Our Seventh Circuit reverses summary judgment and remands an EEOC wrongful discharge case for trial where the employer changed their defense posture more times than Spinal Tap changed drummers.by Eugene Keefe on 03/14/11
Editor’s Comment: Employers should beware of the wrongful discharge minefield. The message for employers in this ruling is to always be able to document a valid, non-discriminatory reason for a termination, especially when the termination is temporal to the employee’s complaint of discrimination.
In Loudermilk v. Best Pallet Company, LLC (U.S Court of Appeals, 7th Cir. Feb. 18, 2011) Plaintiff Loudermilk appealed summary judgment for the employer, arguing the District Court erred by assuming the facts in a light more favorable to the moving party. In this regard, we believe the Seventh Circuit was correct and properly remanded this case for trial. In doing so, the Seventh Circuit restated the well-established rule that in any motion for summary judgment, the judge must consider the facts in a light most favorable for the non-moving party. This rule was clearly not followed by the District Court. However, there are greater lessons to be taken from a closer reading of this decision.
Loudermilk, an African-American, worked on a machine that broke down pallets. He claimed Hispanic workers were always allowed to work in teams of two, however he was required to work alone, which resulted in his falling behind and unfair criticism of his performance. Loudermilk lodged verbal complaints and mentioned his intention to file with the EEOC. When he began to take pictures at work to support his claim of unfair treatment, his supervisor, Lyons told him to stop and to put his complaints “in writing”. The next day, Loudermilk presented a written note to Lyons who fired him on the spot.
The employer in this case put forth a collage of defenses, which seemed to only raise the suspicions of the Seventh Circuit that the employer was scrambling to “legitimize” the termination.
First, the employer argued termination was due to the prohibition of picture-taking by employees. However, this was not the reason given to Loudermilk or the EEOC early in the investigation, and the employer could not identify any specific rule prohibiting such action. The Court pointed out what may have been a “cooked up” defense was also dangerously close to conceding retaliation, because the photos were being taken to prove the alleged discrimination. The Court explained such impromptu prohibition against pictures looked a lot like an attempt to block evidence-gathering for the investigation. We are troubled by the Court’s dicta here, as we believe employers should not have to deal with such tactics by every disgruntled employee before a formal claim of discrimination is even made.
Next, the employer argued Loudermilk was let go due to a RIF or reduction in force. However, Loudermilk was not on the list of workers slated for layoff. So again, this reason appeared to fail as a defense and appeared to be a pretext for the real reason for the termination.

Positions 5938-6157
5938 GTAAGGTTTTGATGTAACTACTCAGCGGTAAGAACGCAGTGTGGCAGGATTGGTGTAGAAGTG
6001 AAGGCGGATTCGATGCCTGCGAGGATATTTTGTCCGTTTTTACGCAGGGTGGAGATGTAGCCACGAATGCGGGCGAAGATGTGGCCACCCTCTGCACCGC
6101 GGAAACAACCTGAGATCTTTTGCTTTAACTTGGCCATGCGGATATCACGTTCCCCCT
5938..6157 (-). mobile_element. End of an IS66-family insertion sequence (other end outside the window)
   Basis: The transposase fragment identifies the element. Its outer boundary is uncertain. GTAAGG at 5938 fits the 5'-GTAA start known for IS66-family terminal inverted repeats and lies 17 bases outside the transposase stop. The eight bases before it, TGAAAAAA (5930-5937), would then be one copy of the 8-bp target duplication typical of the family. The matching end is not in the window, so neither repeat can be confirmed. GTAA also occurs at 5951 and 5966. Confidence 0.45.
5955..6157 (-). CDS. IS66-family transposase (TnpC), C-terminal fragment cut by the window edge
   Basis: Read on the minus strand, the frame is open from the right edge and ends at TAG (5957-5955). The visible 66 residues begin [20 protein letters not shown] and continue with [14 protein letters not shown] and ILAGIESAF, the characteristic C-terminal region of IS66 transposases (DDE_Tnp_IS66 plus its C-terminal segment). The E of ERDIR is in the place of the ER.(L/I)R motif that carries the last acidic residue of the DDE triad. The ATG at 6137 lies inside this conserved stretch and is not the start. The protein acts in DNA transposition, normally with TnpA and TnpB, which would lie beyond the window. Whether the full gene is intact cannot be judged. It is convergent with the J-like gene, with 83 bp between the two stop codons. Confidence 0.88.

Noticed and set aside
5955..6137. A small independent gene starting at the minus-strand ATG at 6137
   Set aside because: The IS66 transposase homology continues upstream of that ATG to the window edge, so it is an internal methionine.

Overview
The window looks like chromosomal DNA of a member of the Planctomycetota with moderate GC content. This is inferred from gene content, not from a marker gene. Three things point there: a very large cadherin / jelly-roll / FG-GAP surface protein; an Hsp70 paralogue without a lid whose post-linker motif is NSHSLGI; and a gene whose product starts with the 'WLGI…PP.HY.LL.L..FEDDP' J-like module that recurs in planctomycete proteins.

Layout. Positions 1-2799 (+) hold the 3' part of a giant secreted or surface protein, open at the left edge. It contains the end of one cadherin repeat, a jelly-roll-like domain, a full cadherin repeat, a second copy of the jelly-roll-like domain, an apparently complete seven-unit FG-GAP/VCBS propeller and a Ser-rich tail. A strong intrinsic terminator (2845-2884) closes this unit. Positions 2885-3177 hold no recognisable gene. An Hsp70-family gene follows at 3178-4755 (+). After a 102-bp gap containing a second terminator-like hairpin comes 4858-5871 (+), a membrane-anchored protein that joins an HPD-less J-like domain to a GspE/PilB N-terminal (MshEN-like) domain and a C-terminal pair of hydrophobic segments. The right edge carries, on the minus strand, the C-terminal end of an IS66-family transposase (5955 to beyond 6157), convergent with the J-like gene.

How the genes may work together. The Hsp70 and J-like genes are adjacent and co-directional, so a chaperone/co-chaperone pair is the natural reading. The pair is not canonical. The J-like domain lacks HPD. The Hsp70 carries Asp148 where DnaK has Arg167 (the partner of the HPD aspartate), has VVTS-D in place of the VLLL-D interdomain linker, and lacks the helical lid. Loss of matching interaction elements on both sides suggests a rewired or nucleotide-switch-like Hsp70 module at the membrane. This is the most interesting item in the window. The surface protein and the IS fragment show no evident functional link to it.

Next, the employer argued termination was “mutual” but of course, Loudermilk rebutted that claim quite easily, as he was abruptly fired without recourse on the spot.
The Seventh Circuit went on to point out the timing of the termination in relation to Loudermilk’s complaints of discrimination could support the validity of the charge as well. This is something the District Court refused to consider, however, the Seventh Circuit explained an adverse action such as termination can come so close on the heels of a protected act (i.e., report of discrimination) that an inference of causation is reasonable. The Court was careful to point out suspicious timing alone was not enough to survive summary judgment; instead the courts must look at the context of the termination and consider if the employer’s stated reason for termination was “fishy enough” to support an inference of discrimination. In the end, the Court found the employer’s plethora of “cooked up” defenses suspicious enough to give weight to the temporal relationship between the grievance and the termination.
The message to employers here is simple; when any of your employees has engaged in a protected activity such as FMLA application, a workers’ comp claim or a complaint of discrimination, you must be mindful that any contemporaneous adverse action such as demotion or termination can permit an inference of unlawful discrimination under Title VII of the Civil Rights Act of 1964. You may win at the jury trial but you are almost certainly going to have to go before a jury to defend yourself. Your HR directors and managers must document the employee’s personnel file early and often with performance or insubordination concerns, so when you do want to terminate for legitimate reasons, your employees cannot cry foul without rebuttal.
This article was researched and written by John P. Campbell, Jr., J.D. Please do not hesitate to contact or reply to John at email@example.com.